If you wake up with a stuffy nose, your first thought might be that you are getting sick. While the cold and flu can cause nasal congestion, also known as rhinitis, there are a range of other reasons why your nose might feel plugged up in the morning. 

Studies have found that nasal congestion can disrupt your sleep. Additionally, ongoing nasal congestion can contribute to snoring, which may affect the sleep of bed partners. To help you reduce morning stuffiness and get better sleep, we describe the causes of morning stuffiness, ways to prevent a stuffy nose, and tips for relieving morning congestion.

Causes of Morning Congestion

A stuffy nose is caused by inflammation and a buildup of mucus in the nose and sinuses, which reduces airflow and contributes to the sensation of blocked nasal passages. Congestion is most often caused by illness or allergies, but can result from many other factors, including pregnancy and small growths called polyps in the nasal passage.

Cold or Flu

Common illnesses that can cause a stuffy nose include colds and the flu. When a person catches the common cold or influenza, their body may attempt to clear the infection by producing mucus. Mucus and inflammation triggered by the infection lead to the feeling of a stuffy nose.


People can have allergies to a variety of airborne particles, including dust, pollen, and animal dander. When a person breathes in something they are allergic to, an immune response can lead to a variety of symptoms, including a stuffy nose, called allergic rhinitis. Up to 30% of adults and 40% of children experience allergic rhinitis. Allergic rhinitis may reduce a person’s sleep quality and cause them to feel fatigued during the day.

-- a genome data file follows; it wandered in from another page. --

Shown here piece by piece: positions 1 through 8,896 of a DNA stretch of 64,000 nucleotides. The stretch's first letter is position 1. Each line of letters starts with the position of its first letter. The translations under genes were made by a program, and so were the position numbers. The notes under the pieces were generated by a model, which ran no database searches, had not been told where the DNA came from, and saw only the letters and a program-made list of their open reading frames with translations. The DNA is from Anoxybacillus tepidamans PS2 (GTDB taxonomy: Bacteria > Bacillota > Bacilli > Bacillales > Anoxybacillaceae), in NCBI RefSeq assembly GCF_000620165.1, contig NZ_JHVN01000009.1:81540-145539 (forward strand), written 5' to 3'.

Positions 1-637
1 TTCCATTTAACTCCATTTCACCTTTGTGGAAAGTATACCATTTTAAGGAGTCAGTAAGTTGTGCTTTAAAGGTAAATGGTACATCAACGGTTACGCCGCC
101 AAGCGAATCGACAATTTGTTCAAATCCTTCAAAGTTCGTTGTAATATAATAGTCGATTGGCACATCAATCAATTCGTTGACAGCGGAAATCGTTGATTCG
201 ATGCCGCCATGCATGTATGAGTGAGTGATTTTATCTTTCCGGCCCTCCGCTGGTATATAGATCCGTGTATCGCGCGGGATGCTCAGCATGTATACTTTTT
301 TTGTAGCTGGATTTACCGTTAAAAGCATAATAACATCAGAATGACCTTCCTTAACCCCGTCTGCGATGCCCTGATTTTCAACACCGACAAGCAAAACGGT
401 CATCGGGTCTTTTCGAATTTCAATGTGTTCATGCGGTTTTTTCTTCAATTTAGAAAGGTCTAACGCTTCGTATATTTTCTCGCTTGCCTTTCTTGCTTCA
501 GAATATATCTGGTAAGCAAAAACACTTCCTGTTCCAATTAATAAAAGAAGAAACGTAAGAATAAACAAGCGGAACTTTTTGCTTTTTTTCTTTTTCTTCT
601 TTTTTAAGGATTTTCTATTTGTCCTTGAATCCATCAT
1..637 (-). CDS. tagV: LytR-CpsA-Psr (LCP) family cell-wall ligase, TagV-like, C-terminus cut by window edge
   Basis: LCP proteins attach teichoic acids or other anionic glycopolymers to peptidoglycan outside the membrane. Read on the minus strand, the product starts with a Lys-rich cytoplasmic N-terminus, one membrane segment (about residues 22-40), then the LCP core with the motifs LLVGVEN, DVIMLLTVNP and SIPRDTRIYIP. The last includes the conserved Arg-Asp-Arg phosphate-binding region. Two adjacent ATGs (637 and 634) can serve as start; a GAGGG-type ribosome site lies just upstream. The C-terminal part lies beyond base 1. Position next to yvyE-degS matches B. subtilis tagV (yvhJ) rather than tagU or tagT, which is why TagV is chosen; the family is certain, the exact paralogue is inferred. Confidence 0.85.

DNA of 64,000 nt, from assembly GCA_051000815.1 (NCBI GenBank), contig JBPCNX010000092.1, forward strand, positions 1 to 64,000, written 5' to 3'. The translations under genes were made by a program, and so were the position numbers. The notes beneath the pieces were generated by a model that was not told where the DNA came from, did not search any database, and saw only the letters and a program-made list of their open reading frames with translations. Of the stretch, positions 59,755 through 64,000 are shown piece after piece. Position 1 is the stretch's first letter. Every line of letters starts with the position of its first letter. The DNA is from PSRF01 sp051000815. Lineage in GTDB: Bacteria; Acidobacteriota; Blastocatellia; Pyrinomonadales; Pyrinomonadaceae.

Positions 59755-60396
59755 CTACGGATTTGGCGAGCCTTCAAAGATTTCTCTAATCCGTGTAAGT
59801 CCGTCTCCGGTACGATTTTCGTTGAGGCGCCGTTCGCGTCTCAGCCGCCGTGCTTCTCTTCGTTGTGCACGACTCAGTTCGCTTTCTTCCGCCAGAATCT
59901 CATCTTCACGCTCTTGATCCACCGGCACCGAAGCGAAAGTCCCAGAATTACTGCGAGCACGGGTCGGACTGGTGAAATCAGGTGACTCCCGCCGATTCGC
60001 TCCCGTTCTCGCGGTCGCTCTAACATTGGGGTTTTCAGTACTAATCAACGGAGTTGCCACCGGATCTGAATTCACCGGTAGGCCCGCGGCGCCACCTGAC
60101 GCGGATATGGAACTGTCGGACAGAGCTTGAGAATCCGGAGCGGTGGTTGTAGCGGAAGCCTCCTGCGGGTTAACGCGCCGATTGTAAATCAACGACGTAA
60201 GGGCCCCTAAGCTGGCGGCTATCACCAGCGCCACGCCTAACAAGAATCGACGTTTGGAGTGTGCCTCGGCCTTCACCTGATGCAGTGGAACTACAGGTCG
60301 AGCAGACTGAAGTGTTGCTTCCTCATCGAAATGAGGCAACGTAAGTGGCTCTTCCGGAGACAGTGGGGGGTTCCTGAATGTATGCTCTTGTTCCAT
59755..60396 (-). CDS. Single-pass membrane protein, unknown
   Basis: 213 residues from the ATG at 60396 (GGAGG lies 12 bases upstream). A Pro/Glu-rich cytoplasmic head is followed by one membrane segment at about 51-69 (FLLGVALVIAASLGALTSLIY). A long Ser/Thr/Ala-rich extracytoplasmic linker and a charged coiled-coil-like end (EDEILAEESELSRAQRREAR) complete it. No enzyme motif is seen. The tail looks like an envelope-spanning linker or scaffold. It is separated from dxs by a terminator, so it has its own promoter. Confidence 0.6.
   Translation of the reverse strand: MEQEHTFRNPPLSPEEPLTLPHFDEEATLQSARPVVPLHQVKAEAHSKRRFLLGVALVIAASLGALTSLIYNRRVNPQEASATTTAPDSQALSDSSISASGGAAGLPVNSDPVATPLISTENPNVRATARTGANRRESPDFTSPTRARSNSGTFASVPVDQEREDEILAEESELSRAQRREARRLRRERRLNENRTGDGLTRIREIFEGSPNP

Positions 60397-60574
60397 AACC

Nonallergic Rhinitis

People can sometimes experience nasal congestion, sneezing, or runny nose that appears similar to allergies but has a separate cause. Triggers of nonallergic rhinitis include:

  • Weather or temperature changes 
  • Medications, including drugs used to treat heart conditions, erectile dysfunction, and depression or anxiety 
  • Alcohol 
  • Strong emotions 
  • Smoke, perfumes, and other strong smells 
  • Spicy foods
  • Medical conditions such as cystic fibrosis and hypothyroidism 

Sinus Infection

A buildup of mucus in the nasal passages can be a breeding ground for bacteria or viruses, potentially leading to a sinus infection. Sinus infections often cause a stuffy nose and additional symptoms. Pain in the face and headaches are additional signs a stuffy nose might be due to a sinus infection, but the only way to be sure is to see a doctor.

Nasal Polyps

Sometimes the blockage that causes the feeling of a stuffy nose is due to small growths called nasal polyps in the lining of the nose and sinuses. A person with small nasal polyps may not notice any symptoms . Larger polyps may make it difficult to breathe through the nose, increase the risk of a sinus infection, and leave a person constantly feeling like they have a cold.


Up to 30% of pregnant people experience nasal congestion. A stuffy nose during pregnancy occurs as a result of a normal increase in blood flow and changes in hormones. Rhinitis can also develop during pregnancy due to new or existing allergies, medications, or other causes. It also may develop on its own, without any illness or allergic cause, during the last two months of pregnancy.

How to Prevent Waking Up With a Stuffy Nose

If you are trying to avoid waking up with a stuffy nose, there are a variety of measures you can take at home to help keep your nose and sinuses clear.